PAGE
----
By National Research Council, Division on Engineering and Physical Sciences, Commission on Engineering and Technical Systems, Committee on In Situ Bioremediation
First released in 1993. Routledge is an imprint of Taylor & Francis, an informa corporation.
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Additional resources for In Situ Bioremediation: When Does It Work?
The aromatic benzene nucleus is susceptible to aerobic and anaerobic metabolism, although the latter occurs relatively slowly. Overall, however, the presence of halogen atoms on the aromatic ring governs biodegradability. A high degree of halogenation may prevent aromatic compounds from being aerobically metabolized, as is the case for highly chlorinated PCBs. However, as discussed above for the aliphatic compounds, anaerobic microbes can remove chlorine atoms from the highly halogenated aromatics.
Through a series of internal electron transfers catalyzed by the microorganisms, the organic contaminant is converted to innocuous compounds known as fermentation products. Examples of fermentation products are acetate, propionate, ethanol, hydrogen, and carbon dioxide. Fermentation products can be biodegraded by other species of bacteria, ultimately converting them to carbon dioxide, methane, and water. Secondary Utilization and Co-metabolism. In some cases, microorganisms can transform contaminants, even though the transformation reaction yields little or no benefit to the cell.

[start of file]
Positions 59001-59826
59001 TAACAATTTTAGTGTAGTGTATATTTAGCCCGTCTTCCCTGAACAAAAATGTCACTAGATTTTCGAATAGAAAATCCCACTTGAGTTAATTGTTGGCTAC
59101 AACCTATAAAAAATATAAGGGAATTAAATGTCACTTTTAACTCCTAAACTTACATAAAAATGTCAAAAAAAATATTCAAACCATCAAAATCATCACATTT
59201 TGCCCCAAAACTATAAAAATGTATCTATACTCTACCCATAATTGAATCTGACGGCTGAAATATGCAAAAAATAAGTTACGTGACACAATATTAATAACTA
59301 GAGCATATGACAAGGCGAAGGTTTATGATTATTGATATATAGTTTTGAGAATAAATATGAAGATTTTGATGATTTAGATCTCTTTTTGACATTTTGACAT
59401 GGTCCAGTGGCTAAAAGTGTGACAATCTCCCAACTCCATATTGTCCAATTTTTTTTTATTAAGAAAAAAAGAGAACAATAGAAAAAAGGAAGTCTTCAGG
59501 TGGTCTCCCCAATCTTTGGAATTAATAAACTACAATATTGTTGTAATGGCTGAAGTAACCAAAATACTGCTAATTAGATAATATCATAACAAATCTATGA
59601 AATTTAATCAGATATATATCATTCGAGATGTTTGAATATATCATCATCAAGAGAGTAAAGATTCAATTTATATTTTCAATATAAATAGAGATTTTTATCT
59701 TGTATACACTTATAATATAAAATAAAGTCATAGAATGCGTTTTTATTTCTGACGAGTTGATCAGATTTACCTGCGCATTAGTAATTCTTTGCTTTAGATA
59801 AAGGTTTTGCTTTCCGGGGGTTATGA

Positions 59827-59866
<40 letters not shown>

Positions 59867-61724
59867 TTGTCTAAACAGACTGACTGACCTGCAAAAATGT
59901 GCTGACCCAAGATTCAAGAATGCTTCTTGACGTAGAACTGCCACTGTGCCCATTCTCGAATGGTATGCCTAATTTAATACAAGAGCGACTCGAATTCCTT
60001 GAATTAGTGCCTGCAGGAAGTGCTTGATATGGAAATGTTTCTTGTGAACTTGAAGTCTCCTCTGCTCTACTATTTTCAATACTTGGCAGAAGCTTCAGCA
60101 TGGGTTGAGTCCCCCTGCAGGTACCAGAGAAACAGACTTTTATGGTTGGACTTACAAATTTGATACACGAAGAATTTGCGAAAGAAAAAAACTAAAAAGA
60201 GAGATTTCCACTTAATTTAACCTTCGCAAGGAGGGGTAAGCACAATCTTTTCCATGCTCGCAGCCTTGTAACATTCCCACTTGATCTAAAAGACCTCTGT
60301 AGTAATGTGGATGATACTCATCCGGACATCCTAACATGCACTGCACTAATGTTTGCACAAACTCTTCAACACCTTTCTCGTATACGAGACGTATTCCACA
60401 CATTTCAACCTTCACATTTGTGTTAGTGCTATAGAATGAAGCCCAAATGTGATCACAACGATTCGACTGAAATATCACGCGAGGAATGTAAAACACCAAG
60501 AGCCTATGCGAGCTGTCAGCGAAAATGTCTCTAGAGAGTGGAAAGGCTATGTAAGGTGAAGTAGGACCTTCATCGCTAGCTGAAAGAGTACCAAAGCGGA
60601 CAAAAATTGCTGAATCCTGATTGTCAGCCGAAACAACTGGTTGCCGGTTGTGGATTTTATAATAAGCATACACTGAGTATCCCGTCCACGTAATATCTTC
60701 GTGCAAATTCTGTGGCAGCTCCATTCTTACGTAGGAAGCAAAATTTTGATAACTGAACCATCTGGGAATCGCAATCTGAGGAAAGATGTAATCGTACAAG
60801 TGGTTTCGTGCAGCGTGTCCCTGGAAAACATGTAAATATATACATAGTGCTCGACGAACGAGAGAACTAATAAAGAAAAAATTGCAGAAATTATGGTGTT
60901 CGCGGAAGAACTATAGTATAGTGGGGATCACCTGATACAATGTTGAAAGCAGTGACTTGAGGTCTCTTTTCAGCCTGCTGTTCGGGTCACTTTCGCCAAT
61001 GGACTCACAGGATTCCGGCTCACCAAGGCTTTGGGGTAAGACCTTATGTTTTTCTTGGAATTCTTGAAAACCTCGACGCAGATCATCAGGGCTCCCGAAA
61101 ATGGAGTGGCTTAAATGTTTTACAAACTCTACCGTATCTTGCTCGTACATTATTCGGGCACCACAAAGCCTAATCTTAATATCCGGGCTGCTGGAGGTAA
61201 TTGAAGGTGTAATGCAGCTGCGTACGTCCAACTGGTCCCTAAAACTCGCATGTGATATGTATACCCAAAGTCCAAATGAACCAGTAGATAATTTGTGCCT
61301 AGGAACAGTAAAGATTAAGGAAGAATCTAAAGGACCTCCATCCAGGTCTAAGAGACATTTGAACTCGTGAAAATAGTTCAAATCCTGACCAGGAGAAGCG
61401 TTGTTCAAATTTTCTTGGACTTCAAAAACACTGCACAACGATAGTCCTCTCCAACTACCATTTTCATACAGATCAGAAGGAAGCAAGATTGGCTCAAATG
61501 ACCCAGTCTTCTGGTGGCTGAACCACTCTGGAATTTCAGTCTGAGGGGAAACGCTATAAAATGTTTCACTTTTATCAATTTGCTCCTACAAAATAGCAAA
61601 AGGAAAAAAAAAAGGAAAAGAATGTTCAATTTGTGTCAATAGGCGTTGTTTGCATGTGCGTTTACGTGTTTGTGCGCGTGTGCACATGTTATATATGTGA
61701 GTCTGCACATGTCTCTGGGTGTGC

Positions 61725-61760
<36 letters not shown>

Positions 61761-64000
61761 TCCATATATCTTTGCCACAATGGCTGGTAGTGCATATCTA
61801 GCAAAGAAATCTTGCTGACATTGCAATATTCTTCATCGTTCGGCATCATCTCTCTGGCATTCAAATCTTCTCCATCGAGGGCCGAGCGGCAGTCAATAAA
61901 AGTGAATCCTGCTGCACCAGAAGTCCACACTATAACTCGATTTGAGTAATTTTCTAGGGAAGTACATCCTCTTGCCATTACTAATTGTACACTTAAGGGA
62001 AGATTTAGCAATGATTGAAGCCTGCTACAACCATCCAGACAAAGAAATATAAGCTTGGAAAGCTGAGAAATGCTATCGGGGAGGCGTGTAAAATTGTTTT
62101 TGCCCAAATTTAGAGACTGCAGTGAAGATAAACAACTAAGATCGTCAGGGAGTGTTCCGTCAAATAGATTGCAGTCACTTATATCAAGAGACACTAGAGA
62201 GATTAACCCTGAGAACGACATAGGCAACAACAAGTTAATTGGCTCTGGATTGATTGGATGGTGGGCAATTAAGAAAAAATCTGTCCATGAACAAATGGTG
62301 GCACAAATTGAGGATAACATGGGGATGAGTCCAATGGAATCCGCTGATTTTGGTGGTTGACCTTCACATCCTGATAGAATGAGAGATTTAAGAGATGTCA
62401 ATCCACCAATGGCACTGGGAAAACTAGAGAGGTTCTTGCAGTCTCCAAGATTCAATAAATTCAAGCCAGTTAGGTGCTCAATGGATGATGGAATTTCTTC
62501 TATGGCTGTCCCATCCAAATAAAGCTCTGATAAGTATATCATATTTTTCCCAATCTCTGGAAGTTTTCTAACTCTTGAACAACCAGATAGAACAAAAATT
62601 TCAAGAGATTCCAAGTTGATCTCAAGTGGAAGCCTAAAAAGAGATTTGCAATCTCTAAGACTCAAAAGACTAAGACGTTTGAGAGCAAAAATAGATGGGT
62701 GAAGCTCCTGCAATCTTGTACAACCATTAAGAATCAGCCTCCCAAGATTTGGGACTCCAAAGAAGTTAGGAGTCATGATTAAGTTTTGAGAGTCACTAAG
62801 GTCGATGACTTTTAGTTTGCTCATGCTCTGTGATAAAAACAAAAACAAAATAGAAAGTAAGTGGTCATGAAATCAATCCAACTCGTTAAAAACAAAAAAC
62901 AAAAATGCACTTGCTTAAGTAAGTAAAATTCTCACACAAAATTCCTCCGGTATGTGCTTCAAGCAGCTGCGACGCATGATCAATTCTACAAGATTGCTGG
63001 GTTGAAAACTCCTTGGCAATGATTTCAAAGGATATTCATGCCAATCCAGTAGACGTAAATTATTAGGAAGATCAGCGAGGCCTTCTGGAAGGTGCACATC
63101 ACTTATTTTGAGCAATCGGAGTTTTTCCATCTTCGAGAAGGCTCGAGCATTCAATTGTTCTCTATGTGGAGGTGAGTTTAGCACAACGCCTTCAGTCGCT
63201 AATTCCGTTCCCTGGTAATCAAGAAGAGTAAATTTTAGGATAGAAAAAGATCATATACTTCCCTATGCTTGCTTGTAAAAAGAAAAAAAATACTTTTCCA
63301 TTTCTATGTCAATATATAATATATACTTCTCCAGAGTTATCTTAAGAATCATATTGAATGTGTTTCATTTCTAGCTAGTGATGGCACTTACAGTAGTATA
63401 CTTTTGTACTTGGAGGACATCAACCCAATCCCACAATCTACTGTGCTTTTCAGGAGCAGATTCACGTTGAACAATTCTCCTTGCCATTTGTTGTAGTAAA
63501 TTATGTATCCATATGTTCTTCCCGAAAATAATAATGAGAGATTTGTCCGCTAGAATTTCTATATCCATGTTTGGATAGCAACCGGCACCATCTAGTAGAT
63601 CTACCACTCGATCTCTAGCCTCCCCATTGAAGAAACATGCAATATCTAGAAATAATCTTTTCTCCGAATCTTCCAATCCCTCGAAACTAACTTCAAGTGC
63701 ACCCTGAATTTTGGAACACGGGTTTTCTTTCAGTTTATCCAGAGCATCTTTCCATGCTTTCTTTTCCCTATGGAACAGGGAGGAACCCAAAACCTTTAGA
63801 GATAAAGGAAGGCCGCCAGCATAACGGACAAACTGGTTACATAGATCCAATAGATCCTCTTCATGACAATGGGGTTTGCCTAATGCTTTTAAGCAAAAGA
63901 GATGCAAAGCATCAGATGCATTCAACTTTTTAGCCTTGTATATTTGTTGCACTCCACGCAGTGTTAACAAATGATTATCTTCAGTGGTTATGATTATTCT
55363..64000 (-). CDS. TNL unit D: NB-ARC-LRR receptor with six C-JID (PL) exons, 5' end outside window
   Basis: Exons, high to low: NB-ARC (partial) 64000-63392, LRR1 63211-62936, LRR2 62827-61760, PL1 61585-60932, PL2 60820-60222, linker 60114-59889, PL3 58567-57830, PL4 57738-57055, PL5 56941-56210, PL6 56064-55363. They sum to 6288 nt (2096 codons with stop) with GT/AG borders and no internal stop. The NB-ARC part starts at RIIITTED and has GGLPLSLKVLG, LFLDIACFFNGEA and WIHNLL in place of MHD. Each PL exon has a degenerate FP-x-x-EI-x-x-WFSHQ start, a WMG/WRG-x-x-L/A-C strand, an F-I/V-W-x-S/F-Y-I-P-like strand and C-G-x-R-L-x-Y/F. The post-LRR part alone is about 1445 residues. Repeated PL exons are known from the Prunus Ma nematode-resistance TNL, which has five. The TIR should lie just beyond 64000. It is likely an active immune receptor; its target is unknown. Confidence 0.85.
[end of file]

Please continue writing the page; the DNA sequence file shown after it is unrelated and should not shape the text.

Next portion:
Please use the print version of this publication as the authoritative version for attribution. In Situ Bioremediation: When Does it Work? html INTRODUCTION Copyright © National Academy of Sciences. All rights reserved. 15 regulators, and academic researchers. The committee developed the framework for this report and the guidelines it presents at a one-week workshop in October 1992. Also included in this volume are seven background papers authored by committee members to represent the range of perspectives from which bioremediation can be viewed.